Seller’s Price Perceptions Cause National Uproar
In today’s real estate market, the refrain from Realtors is the same: “These sellers are living in La La Land (or Neverland). Everyone is thinking their home is worth much more than it is. We can’t get them to see the truth!” Alas, the “truth” is that this is an age-old problem that is not necessarily intrinsic to any particular market, but may be a little worse than normal in 2006-07. The history books are replete with examples dating as far back as the paleolithic period of neanderthal men and women chasing Realtors from their caves with raised clubs over a price dispute. This euphoric optimism of the common home seller has been studied by the American Medical Dissociation, and it has coined a neologism: Schitzo Prospectus Actualis Capitalis. (Editor’s Note: a break with reality concerning the expectation of material gain.)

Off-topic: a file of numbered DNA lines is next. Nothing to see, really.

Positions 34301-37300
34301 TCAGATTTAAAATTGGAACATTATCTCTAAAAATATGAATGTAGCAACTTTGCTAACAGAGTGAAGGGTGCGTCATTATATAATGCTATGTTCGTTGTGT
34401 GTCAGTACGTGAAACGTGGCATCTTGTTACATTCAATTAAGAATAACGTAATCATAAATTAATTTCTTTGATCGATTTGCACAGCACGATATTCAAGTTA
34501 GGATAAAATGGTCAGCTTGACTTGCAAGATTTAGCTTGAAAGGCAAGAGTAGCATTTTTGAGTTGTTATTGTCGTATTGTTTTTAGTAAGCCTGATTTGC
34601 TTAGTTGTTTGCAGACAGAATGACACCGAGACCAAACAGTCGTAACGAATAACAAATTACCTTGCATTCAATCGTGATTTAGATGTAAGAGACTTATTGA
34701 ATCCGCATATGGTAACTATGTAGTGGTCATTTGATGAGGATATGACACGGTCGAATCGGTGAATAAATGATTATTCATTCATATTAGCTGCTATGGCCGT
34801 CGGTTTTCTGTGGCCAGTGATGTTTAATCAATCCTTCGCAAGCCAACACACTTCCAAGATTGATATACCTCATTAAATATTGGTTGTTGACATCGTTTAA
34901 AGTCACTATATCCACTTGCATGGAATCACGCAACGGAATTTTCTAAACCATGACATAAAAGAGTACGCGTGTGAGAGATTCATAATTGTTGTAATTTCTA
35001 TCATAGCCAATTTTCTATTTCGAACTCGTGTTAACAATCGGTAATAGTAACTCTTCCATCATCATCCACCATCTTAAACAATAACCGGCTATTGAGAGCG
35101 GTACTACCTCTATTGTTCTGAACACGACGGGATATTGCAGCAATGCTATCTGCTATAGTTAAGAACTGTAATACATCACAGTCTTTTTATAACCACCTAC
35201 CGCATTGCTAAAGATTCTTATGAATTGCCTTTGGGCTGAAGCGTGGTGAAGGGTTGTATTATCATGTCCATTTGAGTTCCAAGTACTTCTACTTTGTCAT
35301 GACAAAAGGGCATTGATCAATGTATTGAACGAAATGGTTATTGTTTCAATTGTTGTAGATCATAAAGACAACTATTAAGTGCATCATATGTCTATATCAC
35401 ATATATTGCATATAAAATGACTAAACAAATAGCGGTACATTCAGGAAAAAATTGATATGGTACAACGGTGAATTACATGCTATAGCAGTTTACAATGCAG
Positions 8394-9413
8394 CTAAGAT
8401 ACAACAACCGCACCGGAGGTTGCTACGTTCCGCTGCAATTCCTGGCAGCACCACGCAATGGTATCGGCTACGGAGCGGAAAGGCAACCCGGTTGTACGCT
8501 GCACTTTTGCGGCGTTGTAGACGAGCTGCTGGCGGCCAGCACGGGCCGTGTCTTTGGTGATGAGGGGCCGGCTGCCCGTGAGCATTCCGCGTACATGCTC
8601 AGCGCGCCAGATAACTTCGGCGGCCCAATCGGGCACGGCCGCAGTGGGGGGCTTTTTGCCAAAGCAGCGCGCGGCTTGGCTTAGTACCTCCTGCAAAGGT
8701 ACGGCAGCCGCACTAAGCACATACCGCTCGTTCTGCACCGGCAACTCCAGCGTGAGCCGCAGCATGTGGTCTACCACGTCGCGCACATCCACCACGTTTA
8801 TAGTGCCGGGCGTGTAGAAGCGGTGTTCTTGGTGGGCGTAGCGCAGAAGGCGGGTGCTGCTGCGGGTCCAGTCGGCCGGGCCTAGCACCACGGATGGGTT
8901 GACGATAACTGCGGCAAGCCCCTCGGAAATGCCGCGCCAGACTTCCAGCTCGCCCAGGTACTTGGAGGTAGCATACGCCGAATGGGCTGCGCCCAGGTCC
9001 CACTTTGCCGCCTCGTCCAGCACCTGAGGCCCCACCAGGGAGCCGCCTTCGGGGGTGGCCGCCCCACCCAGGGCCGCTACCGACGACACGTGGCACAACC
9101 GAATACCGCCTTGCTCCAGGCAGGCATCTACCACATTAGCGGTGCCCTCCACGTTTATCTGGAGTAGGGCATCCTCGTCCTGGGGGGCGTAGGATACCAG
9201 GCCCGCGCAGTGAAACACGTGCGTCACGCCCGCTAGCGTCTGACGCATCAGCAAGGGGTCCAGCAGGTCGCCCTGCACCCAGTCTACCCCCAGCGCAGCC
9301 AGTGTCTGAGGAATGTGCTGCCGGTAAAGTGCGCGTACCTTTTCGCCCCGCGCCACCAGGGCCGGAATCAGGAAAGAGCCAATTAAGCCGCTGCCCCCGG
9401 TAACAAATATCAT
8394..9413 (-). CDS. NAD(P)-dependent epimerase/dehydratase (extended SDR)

The acronym, SPAC (pronounced “Space”), has entered modern parlance to speak of sellers with the disease. “Spacers,” as these unfortunates have become known, appear to be causing Realtors apoplectic frustration. But what is this disease, and how has it reached epic proportions?
One of the contributing factors of the disease appears to be neighborhood gossip. It is not uncommon for homeowners in a given community to keep each other apprised of the going rate for homes through the neighborhood grapevine. Our reporter asked a local homeowner to give her opinion of her home’s value: